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History: Cold War (Review)

By tristensavoury May 11, 2013 2547 Words
History Unit 5 Test Review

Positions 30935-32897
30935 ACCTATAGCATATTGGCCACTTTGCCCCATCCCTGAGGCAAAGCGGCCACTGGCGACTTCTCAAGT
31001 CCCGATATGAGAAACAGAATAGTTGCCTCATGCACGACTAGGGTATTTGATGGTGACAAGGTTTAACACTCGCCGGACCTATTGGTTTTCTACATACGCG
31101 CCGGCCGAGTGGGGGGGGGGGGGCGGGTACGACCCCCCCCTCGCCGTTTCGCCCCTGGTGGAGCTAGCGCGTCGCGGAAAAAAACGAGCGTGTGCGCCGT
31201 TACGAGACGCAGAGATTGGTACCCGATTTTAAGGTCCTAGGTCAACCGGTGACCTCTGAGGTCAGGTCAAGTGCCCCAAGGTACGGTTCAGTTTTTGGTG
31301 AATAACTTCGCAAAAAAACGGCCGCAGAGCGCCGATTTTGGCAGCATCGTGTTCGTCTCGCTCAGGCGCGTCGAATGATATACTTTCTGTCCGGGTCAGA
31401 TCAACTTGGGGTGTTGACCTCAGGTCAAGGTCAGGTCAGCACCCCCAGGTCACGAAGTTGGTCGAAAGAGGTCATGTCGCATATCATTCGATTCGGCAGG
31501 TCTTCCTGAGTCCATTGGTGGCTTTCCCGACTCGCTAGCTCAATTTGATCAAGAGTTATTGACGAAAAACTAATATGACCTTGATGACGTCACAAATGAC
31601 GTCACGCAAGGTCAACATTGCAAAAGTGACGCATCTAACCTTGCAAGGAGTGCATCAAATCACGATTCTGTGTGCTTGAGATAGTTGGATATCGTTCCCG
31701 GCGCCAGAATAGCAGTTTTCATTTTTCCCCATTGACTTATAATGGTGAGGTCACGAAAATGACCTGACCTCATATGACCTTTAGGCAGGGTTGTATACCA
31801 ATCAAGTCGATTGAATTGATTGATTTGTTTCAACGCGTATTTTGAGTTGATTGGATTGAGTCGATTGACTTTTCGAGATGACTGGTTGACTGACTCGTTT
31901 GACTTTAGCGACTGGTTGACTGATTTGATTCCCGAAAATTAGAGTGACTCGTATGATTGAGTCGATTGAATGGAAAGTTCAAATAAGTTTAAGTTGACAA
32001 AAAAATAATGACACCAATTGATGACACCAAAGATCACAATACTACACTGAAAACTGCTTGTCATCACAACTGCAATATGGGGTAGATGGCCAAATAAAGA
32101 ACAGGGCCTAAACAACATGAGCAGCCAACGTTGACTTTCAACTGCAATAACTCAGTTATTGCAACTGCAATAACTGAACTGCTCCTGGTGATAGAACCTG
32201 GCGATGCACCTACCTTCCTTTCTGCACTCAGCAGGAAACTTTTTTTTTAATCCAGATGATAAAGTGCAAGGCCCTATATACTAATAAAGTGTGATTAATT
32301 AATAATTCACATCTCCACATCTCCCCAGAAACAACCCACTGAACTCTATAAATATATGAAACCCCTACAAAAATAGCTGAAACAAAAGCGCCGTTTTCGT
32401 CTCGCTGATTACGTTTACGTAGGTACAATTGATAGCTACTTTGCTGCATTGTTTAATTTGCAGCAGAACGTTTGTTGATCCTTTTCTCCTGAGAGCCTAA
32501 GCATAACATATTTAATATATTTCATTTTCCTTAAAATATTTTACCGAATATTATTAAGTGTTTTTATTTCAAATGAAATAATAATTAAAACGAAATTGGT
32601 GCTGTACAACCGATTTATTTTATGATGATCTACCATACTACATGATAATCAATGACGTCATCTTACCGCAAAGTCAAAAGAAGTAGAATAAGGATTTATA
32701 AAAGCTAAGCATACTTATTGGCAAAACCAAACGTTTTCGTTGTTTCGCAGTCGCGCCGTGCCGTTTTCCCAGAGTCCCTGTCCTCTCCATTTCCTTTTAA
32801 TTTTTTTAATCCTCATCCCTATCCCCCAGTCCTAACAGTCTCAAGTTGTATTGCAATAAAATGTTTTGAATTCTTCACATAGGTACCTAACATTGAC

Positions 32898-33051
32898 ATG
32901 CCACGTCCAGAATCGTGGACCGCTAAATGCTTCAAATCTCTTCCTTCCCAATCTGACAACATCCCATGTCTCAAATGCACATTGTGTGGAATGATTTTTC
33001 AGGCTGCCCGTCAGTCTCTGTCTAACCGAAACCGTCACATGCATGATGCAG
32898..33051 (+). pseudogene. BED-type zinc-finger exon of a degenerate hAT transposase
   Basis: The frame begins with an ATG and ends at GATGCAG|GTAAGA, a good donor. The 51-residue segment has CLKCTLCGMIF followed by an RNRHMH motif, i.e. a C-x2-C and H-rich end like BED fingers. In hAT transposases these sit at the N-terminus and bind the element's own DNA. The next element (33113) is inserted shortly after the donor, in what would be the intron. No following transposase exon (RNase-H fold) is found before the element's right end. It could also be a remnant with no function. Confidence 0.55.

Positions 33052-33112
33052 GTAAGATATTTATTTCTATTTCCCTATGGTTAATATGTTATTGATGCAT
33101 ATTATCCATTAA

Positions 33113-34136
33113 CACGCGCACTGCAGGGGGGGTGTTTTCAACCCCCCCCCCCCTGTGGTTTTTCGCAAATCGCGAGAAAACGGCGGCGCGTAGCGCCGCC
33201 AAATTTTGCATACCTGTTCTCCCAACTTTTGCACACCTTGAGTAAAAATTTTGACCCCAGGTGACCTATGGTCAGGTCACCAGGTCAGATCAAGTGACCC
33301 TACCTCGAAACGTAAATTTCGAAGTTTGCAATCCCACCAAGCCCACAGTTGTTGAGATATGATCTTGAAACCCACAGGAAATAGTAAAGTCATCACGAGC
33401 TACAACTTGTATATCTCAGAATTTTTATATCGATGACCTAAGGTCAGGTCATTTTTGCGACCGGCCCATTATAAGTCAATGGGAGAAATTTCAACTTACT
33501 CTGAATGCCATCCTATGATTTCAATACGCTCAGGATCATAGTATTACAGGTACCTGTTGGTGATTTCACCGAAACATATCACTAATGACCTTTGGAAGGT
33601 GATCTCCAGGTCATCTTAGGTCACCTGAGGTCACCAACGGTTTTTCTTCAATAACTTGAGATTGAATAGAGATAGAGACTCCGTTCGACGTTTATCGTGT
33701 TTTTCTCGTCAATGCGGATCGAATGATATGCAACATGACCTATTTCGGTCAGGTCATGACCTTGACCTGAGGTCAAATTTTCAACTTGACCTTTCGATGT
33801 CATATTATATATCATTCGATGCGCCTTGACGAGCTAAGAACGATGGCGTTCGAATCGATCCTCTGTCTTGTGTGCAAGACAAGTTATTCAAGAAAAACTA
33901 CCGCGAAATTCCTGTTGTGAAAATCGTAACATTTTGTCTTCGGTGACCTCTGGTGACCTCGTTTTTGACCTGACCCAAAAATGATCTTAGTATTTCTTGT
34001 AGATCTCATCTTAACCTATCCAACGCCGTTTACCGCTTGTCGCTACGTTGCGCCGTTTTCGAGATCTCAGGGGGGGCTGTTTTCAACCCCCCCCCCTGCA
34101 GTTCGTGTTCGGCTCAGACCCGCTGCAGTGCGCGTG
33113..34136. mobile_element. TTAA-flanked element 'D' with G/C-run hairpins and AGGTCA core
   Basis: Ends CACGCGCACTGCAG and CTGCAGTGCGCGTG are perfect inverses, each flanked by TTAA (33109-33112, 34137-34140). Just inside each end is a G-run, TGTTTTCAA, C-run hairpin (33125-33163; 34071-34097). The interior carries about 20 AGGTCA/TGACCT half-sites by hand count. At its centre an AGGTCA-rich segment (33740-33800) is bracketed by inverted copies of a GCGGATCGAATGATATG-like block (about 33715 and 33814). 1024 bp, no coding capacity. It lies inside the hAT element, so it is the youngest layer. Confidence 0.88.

Cold War: refers to the period after the Second World War between 1945 and 1990, when increasing political and diplomatic tension between the West/United States and the East/Soviet Union created a constant threat of war. There were 2 speeches given in 1946 that alerted the world to the growing tension between the soviet and western world. 1. Stalin’s “Two Hostile Camps”: In February 1946 Stalin gave a speech to voters in Munich in the speech he predicted that the unevenness of development in the capitalist world would cause a split into two hostile camps with war being the inevitable option. He predicted as well that the future would be no external nor internal peace. People of the western world took this to mean that war with the west was again inevitable. 2. Churchill’s “Iron Curtain”: Churchill always distrusted Stalin and in 1946 he accepted President Truman’s invitation to visit the U.S. Once there Churchill gave a speech to the American people emphasizing the need for English peaking people to unit outside of the UN to re order the world. He ended up convincing many that Truman’s “get tough” approach to the soviets was the right one. Containment: The American foreign policy created in 1947 that through economic and technical assistance stopped the spread of communism in threatened countries. It later involved military force as well. The policy of Containment was put to action in the Truman Doctrine, The Marshall Plan, the Berlin airlift and the formation of NATO. 1. Truman Doctrine (U.S TO DONATE MONEY): In March 1947 President Truman called on the U.s to resist communism throughout the world. Truman’s speech was designed to get support for an American pledge of hundreds of millions of dollars to prevent the spread of communism in Europe. Greece at the time was in a civil war in which rebel forces were looking to over throe the pro-western government. This policy of fighting communism around the world became known as the Truman doctrine. American aid would be given to a number of regimes, in an effort to block communism. Thus the U.S committed itself to sacrificing money and lives to stop the spread of communism. 2. Marshall Plan (AID TO COUNTRIES DESTROYED BY WAR): In 1947 Western Europe was in a midst of postwar depression. Unemployment and social unrest was a concern to the U.S. In order to keep the western countries free of soviet influence they had to regain their economic power and stability. Therefore in June of the same year the Marshall plan was announced this plan offered to aid all countries devastated by war. Countries who accepted this aid would have to open their economic records to the U.S. although the soviets explored this idea they concluded it to be a branch of the Truman doctrine and therefore declined. However in the 4 years that it was put in place 16 countries accepted this aid and industrial growth flourished, these European countries would not turn to communism. 3. Berlin Airlift (BLOCKADE): Until 1948 the two superpowers had not been drawn into open conflict with the cold war to blame. Britain, France and the U.S were preparing to establish an independent West Germany state, the soviets wanted this plan blocked and to unite Germany under soviet control. To accomplish this all supplies, rail, canals and road links to West Berlin were cut off by the soviets. To the west this was a test of their commitment to West Germany, ad so 24 hours a day for 11 months thousands of tonnes of supplies were flown into West Germany until the soviets finally lifted the blockade. West Germany was created in May 1948 and the east was created in October that same year. By standing against the soviets during the blockade western powers demonstrated their resolve to stand up to the soviets and strengthened the westerns ties with the West Germans. 4. NATO (ALLIANCE SYSTEM): In April 1949 NATO was established, led by the U.S it brought together 12 countries to counter the perceived threat from the soviet bloc countries. An attack on one country would be an attack against all countries involved in NATO. It was the west intent to meet soviet expansion with collective resistance. Korean War: After ww2 Korea had joint occupancy. The U.S and soviets agreed to split Korea at the 38th parallel. The U.S held the south while the soviets held the north. Korea was supposed to be joined through a peace treaty but due to the cold war this did not happen. Unable to attain soviet cooperation the U.S turned to the UN for assistance. The general assembly set up a commission to oversee free elections and set up unified independent government. The soviets held their own elections and establish North Korea as communist and the U.S followed but established the south as democratic. Neither country was able to gain access to the UN because it was vetoed by the opposing force. The north and south became more deeply divided and increasingly more hostile; war broke out in June 1950 after the northern forces crossed the 38th parallel and invaded the south. The day after the invasion Truman pledged American military support against communist expansion in Asia. At the UN the U.S introduced the uniting for peace resolution demanding the north withdraw (no soviet interference because they were boycotting the UN). Without soviet interference the UN launched its first successful counter attack and its first major test of collective security. Although the north enjoyed success early on this new and first time test helped the allies and the American leader wanted to push further up into china but the threat of ww3 was too high, the UN resolution only gave them authority to restore South Korea. For the rest of the war the battle lines shifted back and forth as a stalemate developed. In July 1953 a truce was reached the country remained divided at the 38th parallel. The Korean War demonstrated the United Nations’ strength and limitations as a peacekeeping organization. It was involved in Korea because the U.S. decided it should be and the Soviets were not in a position to use its veto. Finally we saw how effective the U.N. could be when collective action is taken. Cuban Missile Crisis: Background to the Cuban Missile : The island of Cuba, 150 Km off the coast of Florida, had long been in the American sphere of influence, most of the wealth in Cuba belonged to American businesses. The U.S. supported Cuba’s corrupt dictator, Batista, while the people lived in poverty. In 1959 a young socialist named Fidel Castro overthrew Batista and took control in 1959.Castro wanted to regain control of Cuba’s economy, for Cubans, therefore he nationalized all privately owned businesses. American investors were outraged (having lost approximately 1 billion dollars) as a result President Eisenhower imposed a trade embargo that continues to this day. Castro succeeded in creating a first class health care and public education system. However his socialist policies pitted him against the United States. Castro’s nationalization of American businesses resulted in souring Cuban-American relations. In need of economic and military support Castro found a friend in the Soviets who bought huge quantities of Cuban sugar and shipped military weapons to Cuba. Threats from the U.S. and economic pressure pushed Cuba closer to the Soviets. In April 1961 a small army of Cuban exiles, trained by the American CIA invaded Cuba at the Bay of Pigs. The invasion failed as the invaders were quickly defeated, more importantly the invasion strengthen Cuba’s ties to the Soviets. In October 1962 American spy planes revealed that the Soviets were building missile bases in Cuba that could be used to launch nuclear weapons at the U.S. A nuclear war seemed likely. President Kennedy ordered a naval blockade of Cuba in order to keep supplies needed to complete the missile bases from reaching Cuba. Kennedy secretly sent his brother to meet with the Soviet Ambassador to the U.S. to present an ultimatum to the Soviets. Remove the missiles by the following day or the U.S. would remove them by force. In return Kennedy guaranteed that the U.S. would not invade Cuba and that the U.S. would remove missiles, aimed at the USSR, in Turkey. The crisis was over and both sides realized there could be no victory in a nuclear war. The crisis also demonstrated the need for better communication between the two countries as a result the famous hotline was established. Vietnam War: In 1954 the Vietnamese led by Ho Chi Minh defeated their imperialist dictator France at Dienbienphu forcing the French to leave Vietnam. At the peace conference in Geneva it was agreed that Vietnam would be divided at the 17th parallel until elections would be held in 1956 to reunite the country. North Vietnam, under Ho Chi Minh, established a communist state while Diem and strong anti-communist established a government in the South with American support. Diem refused to allow free elections thus Vietnam remained divided. North Vietnam began supporting the communist opposition group in the South: Viet Cong. The U.S. following its policy of containment became involved. The U.S. believed in something called the domino theory. According to this theory the fall of one nation to communism would lead to nearby countries becoming communist. Thus if Vietnam fell to communism so would nearby countries. Thus in 1960 the U.S. began sending (800) military advisors to help the South Vietnamese army. Following Kennedy’s assassination in 1963(16,000 advisors) the new President Lyndon Johnson did not want to be accused of being soft on communism. He got the American Congress to give him the power to use force in Vietnam (Gulf of Tonkin Resolution). By 1965 the U.S. 500,000 troops fighting in Vietnam. In 1975 North Vietnam occupied South Vietnam and reunited the country. More than a million Vietnamese were killed. The economies of the North and South were drained. Communism was not contained. The war proved that containment through military force was unworkable and that American military power was not invincible. Americans were divided over the war: anti-war protests, demonstrations often became violent, public burning of draft cards and American flag, tens of thousands of Americans fled to Canada as draft dodgers. 57,000 Americans were killed another 300,000 were wounded and 2500 were listed as Missing in Action. Tragically another 50,000 have committed suicide and larger numbers battle substance abuse. Financially the U.S. spent 150 billion on the war effort. American prestige, popularity and support were diminished in many nations. The Vietnam War undermined the trust of Americans in their government, politicians and country. Perestroika & Glasnost: In 1985 Mikhail Gorbachev became the new Soviet leader. Younger, better educated and open minded compared to previous Soviet leaders, he realized that the threat to the USSR was economic collapse not invasion from the West. Years of maintaining a military presence in other parts of the world had drained the economy. The situation was made worse by the communist system of guaranteed employment and lack of incentives which did little to develop innovation, competence or hard work. To deal with this problem Gorbachev introduced reforms such as perestroika: the restructuring of the Soviet Union’s economy to make it more productive by moving away from communism towards a free market. The introduction of perestroika resulted in dissatisfaction and frustration. Without government subsidies food and consumer goods became more expensive which was unpopular with people. By 1990 little headway had been made in establishing a freer market as hard line communists resisted change which was unpopular with people who wanted change. Inflation, strikes led to poor working and living conditions and political instability in the Soviet Union by 1991. As the Soviet economy worsened so did social conditions: crime swept the country, health care unraveled, infant mortality rates rose and life expectancy declined, pollution levels created health hazards, alcoholism became the third most common cause of death. Gorbachev introduced another reform - glasnost: a policy of openness and increased freedom that removed censorship. It was hoped that by opening communication it would lead to a better society. Glasnost resulted in Gorbachev’s fall from power. With the freedom glasnost provided people who felt Gorbachev was not moving fast enough to bring changes to the USSR began to criticize him. At the same time old hard line communists opposed Gorbachev feeling he had already gone too far with reforms. Eventually these two different views would bring events to a climax in the Soviet Union that would result in Gorbachev’s fall from power and the collapse of the Soviet Union in 1991. Thus ending the Cold War. Collapse of Communism in Eastern Europe: Until 1985 the typical Soviet-American approach to international security was to talk about peace while continuing to increase their nuclear stockpile of weapons. Gorbachev changed this in 1985 with a series of peace initiatives: * He challenged the West to stop the arms race * At the U.N. he announced a reduction in Soviet armed forces, including a substantial number in Eastern Europe. * In 1988 the Soviets began withdrawing troops from Afghanistan. * Arms talks that began with U.S. in 1986 led to agreements to destroy intermediate & short range nuclear missiles. * In 1989 he had FREE elections in the Soviet Union. For the satellite states in Eastern Europe, events in the Soviet Union were came to mean the destruction of the communist system. Eager to seize the opportunity, countries in Eastern Europe began to claim their independence after 40 years of Soviet control. Re-Unification of Germany : The Berlin Wall symbolized the division of the world into opposing Cold War camps. On Nov.10 1989 the world watched as East and West Berliners using sledgehammers demolished this wall. This event more than any other signified the end of the Cold War. The division of Germany had always been a central issue of the Cold War. When Gorbachev withdrew Soviet support from the East German communist government, in 1985, hopes of reunification grew. East Germans demonstrated for reform and as discontent grew the hardline Communist leader was forced out of office for a more reform minded leader. This led to the fall of the Berlin Wall. The leader of West Germany, Helmut Kohl, proposed unification if East Germany held free elections. The East German government was lukewarm in its response however realizing they could no longer maintain power, free elections were held the next year. The East German people voted for a government that supported reunification. In July 1990 Kohl met with Gorbachev to remove Soviet objections to German reunification (Germany agreed to pay 9.5 billion to remove Soviet troops). On Sept. 12 the four nations that divided Germany at the end of WWII signed a reunification treaty. East and West Germany were reunited on Oct. 3 1990. End Of The Cold War : The Soviet Union’s withdrawal from Eastern Europe led to the collapse of communism in Eastern Europe. The reunification of Germany in 1990 and the collapse of the Soviet Union in